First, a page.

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Every year, the metro area gains another Tualatin
The argument over whether the Portland metropolitan area should block growth or plan for it can be settled by this number: 25,260.
That's how much the population of Clackamas, Multnomah and Washington counties is estimated to have grown between July 2005 and July 2006.
The latest statistics from the Population Research Center at Portland State University show that the three metro-area counties in Oregon are adding residents at a rapid clip. And the influx is happening now, not off in the distant future.
Between 2005 and 2006, the Population Research Center estimates that Multnomah County grew by 8,720 residents, Clackamas by 5,740 and Washington by 10,800.
To put those numbers in perspective, consider this: Every year, the three-county region is adding enough people to equal a city the size of Tualatin.
The population figures only reinforce our belief that it's pointless to debate whether growth is desirable. Invited or not, people are flocking here. The real discussion must focus on how to accommodate growth in a fashion that preserves the region's livability. Not addressed in these numbers is an even more rapid anticipated rate of job growth in the region.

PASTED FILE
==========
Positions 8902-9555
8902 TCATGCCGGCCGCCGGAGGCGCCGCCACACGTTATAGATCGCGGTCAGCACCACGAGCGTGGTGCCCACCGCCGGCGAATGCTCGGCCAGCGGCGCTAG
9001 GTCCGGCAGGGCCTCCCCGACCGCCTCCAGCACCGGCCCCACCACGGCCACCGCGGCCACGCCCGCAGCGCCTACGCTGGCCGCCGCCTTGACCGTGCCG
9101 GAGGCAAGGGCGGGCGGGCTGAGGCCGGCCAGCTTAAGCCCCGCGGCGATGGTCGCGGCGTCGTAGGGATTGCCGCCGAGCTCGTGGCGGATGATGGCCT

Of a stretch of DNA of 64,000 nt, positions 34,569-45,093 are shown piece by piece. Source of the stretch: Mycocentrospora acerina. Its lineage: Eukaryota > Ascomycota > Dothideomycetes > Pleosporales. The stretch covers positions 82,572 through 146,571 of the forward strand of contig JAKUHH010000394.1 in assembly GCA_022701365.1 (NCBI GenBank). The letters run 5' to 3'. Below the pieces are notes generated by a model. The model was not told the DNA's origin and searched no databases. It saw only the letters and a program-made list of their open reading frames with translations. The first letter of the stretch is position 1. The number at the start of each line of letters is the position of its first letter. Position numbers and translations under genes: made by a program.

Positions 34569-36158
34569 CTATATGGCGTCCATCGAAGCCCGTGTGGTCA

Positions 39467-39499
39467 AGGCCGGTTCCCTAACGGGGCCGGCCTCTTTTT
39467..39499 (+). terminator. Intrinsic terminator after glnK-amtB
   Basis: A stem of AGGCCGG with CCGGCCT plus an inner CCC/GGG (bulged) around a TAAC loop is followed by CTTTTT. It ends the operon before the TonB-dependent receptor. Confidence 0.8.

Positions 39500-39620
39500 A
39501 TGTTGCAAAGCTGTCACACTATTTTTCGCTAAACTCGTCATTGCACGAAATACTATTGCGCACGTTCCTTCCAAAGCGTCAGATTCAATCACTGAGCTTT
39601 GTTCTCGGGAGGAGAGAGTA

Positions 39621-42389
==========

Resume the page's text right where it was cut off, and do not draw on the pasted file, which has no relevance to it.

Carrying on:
Earlier this year, the Metro regional government launched an initiative called the New Look to address growth-related issues, such as managing the urban growth boundary, planning for transportation, the environment and investing in communities to allow for larger populations.
That process should help define regional choices and investments, but preserving livability also requires action at the state level. Among other topics, the 2007 Legislature must confront the state's inadequate level of transportation funding, needed public infrastructure to serve these new residents and the need to build new schools in rapidly growing communities.
Leaders as well as citizens must recognize that growth isn't theoretical. The region can be overwhelmed or it can get ready.